Centreville Students Shine at Science Fair

Centreville Students Shine at Science Fair

Projects included music, sports, energy, hearing and plant growth.

At Centreville High’s recent Science Fair, students displayed their projects in the school cafeteria for judging; below are details about a few of them.

Solar Power


Junior Richard Perez examined the best angle for solar energy.

Junior Richard Perez investigating how to obtain the greatest amount of solar power. “I wanted to find the position, or angle from the ground, for a small solar panel to get the most sunlight,” he said. “I set it outside at 30, 60 and 90 degrees at 3:30 p.m. and recorded the amount of electricity it received in voltage. I determined that 60 degrees was the best angle to use for solar energy because it caught the sun directly and gave off the most sunlight.”

Environmental Energy Efficiency


Krista Wink (left) and Jalina Montoya investigated environmental energy efficiency.

Freshmen Krista Wink and Jalina Montoya examined environmental energy efficiency. “We were trying to prove which energy source would be best for our environment,” said Montoya. “We tested, wind, solar and hydroelectric power.”

Wink said solar energy worked best in their experiment. “But in real life, hydroelectric works best, and then come wind and solar energy,” she said. “Hydroelectric power transfers a higher percentage of its energy than the other sources do.”

Learning about Hearing


Investigating how ears hear were Marissa Lawrence (left) and Jessica Mabanglo.

Sophomore Marissa Lawrence and junior Jessica Mabanglo called their project, “It Sounded Better in My Head.” That’s because, sometimes, we hear more sound from one headphone than another, and we wanted to know why,” said Lawrence.

“So we used microphones and speakers to mimic how human ears hear,” added Mabanglo.

Lawrence said people are able to hear “depth, elevation, loudness, movement over time, location and direction” of sound. So, said Mabanglo, “We recorded different sounds happening around us and played them back.”

They then compared 2D (dimension), 3D and 4D sound and discovered that they had too many variables in their experiment. Said Lawrence: “We found out that, no matter how advanced technology gets, it can’t work as well as the human brain can to interpret the noise to the ears.”

‘Toot that Flute’


Sophomore Megha Kalyan called her project, “Toot that Flute,” at the Centreville High Science Fair

A flute player for almost 11 years, sophomore Megha Kalyan fittingly called her science project, “Toot that Flute.” She decided to use different materials to create a flute so she could see if a material other than bamboo — which is used in the Eastern Hemisphere — could be used to make good-sounding flutes.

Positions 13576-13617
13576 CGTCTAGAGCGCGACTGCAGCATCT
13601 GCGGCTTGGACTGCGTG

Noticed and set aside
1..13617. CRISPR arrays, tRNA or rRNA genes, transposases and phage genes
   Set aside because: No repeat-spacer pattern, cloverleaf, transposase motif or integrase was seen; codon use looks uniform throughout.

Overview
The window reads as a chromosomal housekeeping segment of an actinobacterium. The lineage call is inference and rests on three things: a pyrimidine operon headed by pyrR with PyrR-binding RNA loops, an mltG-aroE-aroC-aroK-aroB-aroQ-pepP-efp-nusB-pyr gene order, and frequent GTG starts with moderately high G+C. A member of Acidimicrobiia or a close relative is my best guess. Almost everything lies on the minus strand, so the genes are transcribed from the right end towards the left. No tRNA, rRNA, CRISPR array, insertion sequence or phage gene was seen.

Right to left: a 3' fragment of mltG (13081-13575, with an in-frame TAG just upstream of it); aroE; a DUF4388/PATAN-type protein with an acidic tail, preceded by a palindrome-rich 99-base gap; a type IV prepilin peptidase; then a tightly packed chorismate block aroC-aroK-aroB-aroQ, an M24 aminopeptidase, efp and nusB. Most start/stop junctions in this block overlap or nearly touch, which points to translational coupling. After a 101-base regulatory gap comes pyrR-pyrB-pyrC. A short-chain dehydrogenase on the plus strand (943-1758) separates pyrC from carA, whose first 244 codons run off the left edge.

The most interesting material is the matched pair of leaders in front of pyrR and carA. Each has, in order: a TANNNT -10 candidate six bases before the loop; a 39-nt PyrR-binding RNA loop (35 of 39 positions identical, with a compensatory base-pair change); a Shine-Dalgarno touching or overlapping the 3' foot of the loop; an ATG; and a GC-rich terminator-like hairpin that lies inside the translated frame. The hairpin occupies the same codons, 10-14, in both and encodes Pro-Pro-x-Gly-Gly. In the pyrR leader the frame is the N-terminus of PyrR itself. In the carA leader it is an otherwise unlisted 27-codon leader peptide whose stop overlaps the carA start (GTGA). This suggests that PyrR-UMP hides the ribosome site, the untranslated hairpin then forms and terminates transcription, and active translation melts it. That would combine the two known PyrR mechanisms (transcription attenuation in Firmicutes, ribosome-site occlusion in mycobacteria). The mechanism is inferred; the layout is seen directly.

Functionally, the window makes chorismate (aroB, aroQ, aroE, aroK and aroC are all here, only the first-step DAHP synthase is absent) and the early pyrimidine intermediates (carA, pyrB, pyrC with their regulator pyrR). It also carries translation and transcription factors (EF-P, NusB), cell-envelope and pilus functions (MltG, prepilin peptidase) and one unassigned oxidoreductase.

“I used bamboo as the control, and then red wood, green wood, plastic and ceramic and made the flutes,” she said. “But bamboo had the best tone and pitch.”

Location Equals Distance


Freshman David Campbell with his baseball-themed project.

Basball player David Campbell, a freshman, did a baseball-themed project. Naming it “Batter Up,” he looked at the effect of where on the bat a ball is hit on how far the ball travels.

“To swing a wooden bat consistently, I built a machine out of two-by-fours, nails and clamps to secure it,” he said. “And I used a spring to make the bat swing forward. I set up the tee so the bat would strike the ball at 1-inch increments, and I did it 10 times.”

“I thought 5 inches from the end of the bat would be best because that’s where the ‘sweet spot’ is on my metal bat,” continued Campbell. “But it turned out to be 8 inches from the end because it’s different with wood.”

Vitamin D and Plants


Examining the effect of vitamin D on plant growth were (from left) Peter Varghese, Ryan Schneider and Ishmail Nabie.

Sophomores Peter Varghese, Ryan Schneider and Ishmail Nabie examined the effect of vitamin D on plant growth. They wanted to see whether daily, multivitamin supplements really help plants grow faster.

“We figured, if we gave a moong plant more vitamin tablets, it would grow more,” said Schneider. “But the tablets overpowered the water and didn’t allow the plant to gain the nutrients.”

Varghese said gardeners and farmers use these plants. “We gave the plants different amounts of vitamins each day,” he said. “We crushed up the tablets.”

“And we put two tablespoons of water into each one,” added Nabie.

So what was their conclusion? Said Varghese: “Even though more wasn’t better, we learned that, ideally, it takes one vitamin D supplement per day for the plant to grow well.”